Well. Not exactly always. As I recall, you were happy to stay safe and sound in your dorm room the night we watched Fatal Attraction on TV. Neither of you offered to walk me back to my room across campus, despite the very real danger of Glenn Close following me back to my dorm, only to arise bloody in my shower.

But ya know, other than that, you’ve been there.

You were there that freezing cold weekend in 2010 when I was ordained to the ministry. You came, husbands in tow, and celebrated every moment of the weekend with me and mine. Certainly, there was a financial sacrifice that weekend, but even more, I know you sacrificed family time and work responsibilities to be there with me. Thank you for taking the time. It mattered so much.

It mattered in part because you honored my call to ministry. You’ve known me longer than many, so you know–you’ve witnessed–my failings. You know my brokenness, my weakness, and my shortcomings. You know I’m flawed in countless ways. Yet your presence there that weekend, and again this week in the church where I serve, reminded me, “Yes Jesus loves me. I am weak but He is strong. Yes Jesus loves me.” Thank you for being the voice of God to me, reminding me that I am indeed worthy of this call God has placed on my life.

If that were all you two had ever done for me that would be enough for me to be forever in your debt. But there’s so much more. So here’s a list of other things.

  • Thanks for driving me around in college when I didn’t have a car. I’m sure I wasn’t appreciative enough. Thanks for doing it anyway.
  • Thanks for remembering my children’s birthdays and special days. You are so much better than I at those things.
  • Thanks for giving my family a place to stay when we’ve needed it. You both offer such nice bed and breakfast accommodations. (I’ll let you argue over whose breakfast was better.)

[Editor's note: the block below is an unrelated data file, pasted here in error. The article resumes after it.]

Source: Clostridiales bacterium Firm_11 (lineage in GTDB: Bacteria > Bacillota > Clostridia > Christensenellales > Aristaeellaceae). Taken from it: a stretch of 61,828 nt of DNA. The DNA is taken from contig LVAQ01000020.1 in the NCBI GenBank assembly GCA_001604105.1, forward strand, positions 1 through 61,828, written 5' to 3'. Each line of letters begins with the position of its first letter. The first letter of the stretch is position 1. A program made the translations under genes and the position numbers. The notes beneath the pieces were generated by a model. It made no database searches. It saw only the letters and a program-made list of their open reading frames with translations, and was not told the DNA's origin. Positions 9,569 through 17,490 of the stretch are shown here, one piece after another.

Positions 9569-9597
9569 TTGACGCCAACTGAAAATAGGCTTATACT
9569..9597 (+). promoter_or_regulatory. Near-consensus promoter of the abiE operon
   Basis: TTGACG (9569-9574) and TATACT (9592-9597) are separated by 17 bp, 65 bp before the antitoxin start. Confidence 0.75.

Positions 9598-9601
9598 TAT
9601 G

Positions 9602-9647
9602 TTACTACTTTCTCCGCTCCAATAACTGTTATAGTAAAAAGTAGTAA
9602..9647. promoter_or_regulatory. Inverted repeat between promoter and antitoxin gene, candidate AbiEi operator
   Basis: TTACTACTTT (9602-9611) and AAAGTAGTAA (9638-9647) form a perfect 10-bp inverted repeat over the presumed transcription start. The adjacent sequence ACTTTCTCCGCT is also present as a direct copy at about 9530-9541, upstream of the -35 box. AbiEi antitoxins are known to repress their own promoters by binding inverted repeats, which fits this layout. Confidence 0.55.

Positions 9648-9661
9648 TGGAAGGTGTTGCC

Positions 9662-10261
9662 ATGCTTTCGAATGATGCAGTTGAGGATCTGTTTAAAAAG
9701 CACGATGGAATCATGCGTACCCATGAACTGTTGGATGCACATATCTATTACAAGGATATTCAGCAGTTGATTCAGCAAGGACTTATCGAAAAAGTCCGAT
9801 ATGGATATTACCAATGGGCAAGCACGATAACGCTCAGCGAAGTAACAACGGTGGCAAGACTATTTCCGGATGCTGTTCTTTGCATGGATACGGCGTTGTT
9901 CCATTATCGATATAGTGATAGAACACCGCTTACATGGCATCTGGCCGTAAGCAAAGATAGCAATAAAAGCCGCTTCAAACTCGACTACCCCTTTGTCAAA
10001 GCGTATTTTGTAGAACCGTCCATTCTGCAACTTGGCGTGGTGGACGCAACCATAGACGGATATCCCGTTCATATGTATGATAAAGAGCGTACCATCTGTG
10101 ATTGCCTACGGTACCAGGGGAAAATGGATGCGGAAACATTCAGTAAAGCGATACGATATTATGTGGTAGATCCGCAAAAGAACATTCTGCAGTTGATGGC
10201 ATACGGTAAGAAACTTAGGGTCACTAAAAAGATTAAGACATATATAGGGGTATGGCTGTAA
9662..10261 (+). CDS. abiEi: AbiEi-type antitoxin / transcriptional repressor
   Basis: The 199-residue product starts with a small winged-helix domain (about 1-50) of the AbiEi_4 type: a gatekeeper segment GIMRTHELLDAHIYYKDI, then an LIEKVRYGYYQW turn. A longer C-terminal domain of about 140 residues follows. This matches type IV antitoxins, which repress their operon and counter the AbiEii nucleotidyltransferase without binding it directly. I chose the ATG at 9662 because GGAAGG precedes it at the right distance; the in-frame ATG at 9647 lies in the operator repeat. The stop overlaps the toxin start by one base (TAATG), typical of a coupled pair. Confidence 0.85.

• Thanks for hurting when I hurt and for keeping the advice to a minimum while you poured on the grace and love. Thanks so much for that.
  • Thanks for keeping the friendship alive for these 30+ years. When one of us has fallen off, the others have picked up the slack. What a blessing.
  • Thanks for liking me even though you know how really unlikeable I can be. I like that about you both.
  • And of course, thanks for laughing with me. All the laughter. So much laughter. In my memory, our laughter looks like hope.

Of course there is more. There will always be more. But Tammy and Lisa, know that I am grateful for your friendship. I love you both immeasurably.

With heart full of gratitude,

Aileen

Thank You Notes: A Life Journey

thank you noteI’m turning 50 this week. I’m pretty thankful that I get to see this milestone birthday since I have known far too many who didn’t get to have this privilege. So, to celebrate, I plan to write 50 thank you notes in 50 weeks. I’ll write most to friends and family, but also a few to institutions (like Gardner-Webb University Divinity School and Oakley Elementary School), a few to people I’ve never met (like Bob Newhart who makes me laugh out loud), and even some to people who have already passed on (like Beth Daniels).  And yep, I’ll post them here. Or at least most of them anyway.

So I invite you to join me on a journey of gratitude. 50 weeks, 50 notes. You’re welcome to ride along with me just as an interested observer, or maybe you want to take your own journey of thanksgiving. Share with me who you want to thank and how you go about doing so. Maybe you’re not a writer. No problem. Phone calls, visits, artwork . . . there are all kinds of ways to express our appreciation for the gifts we have been given in life.

Let’s get started then; we’ve got some thanking to do!

(You’re welcome.)

You might enjoy these thankful posts as well!

 A Fourth of July List of Things I Love
American Flag

7 of my Favorite Teachers
Mrs. Hayes (left) and her daughter Carol

Parenting: I Want the ScarIMG_5482 (1)

Non-Traditional Marriage: Defying Statistics*

Marriage

Jay & I shortly after we started dating in 1985.

The workers building a retaining wall at my house had only talked to my husband and hadn’t yet met me. That particular day, I’d been gone when they arrived and got back after they were hard at it. The foreman saw me pull up and waited for me to get out of the car.

“Hey there!” he greeted me, “You Jay’s wife?”

“Well,” I told him, getting the groceries out of the car, “I’m his first wife.” I walked on towards the house.

“Um,” the man clearly wanted an end to the awkward silence, but couldn’t seem to form any actual words.

“I’m also his only wife,” I said, as the poor fella started breathing again. It’s one of my favorite gags. I introduce my husband as my former boyfriend, my ex-fiancé, or as in this case, my first husband. (I make my own fun.)

Indeed, back in the late eighties, I finished my bachelor’s degree and married my college sweetheart. Coincidently, so did my roommate and my two closest girlfriends. Today, more than two decades later, all four of us are still happily married. Talk about non-traditional marriage: according to today’s statistics—at least two of our four couples should be divorced by now.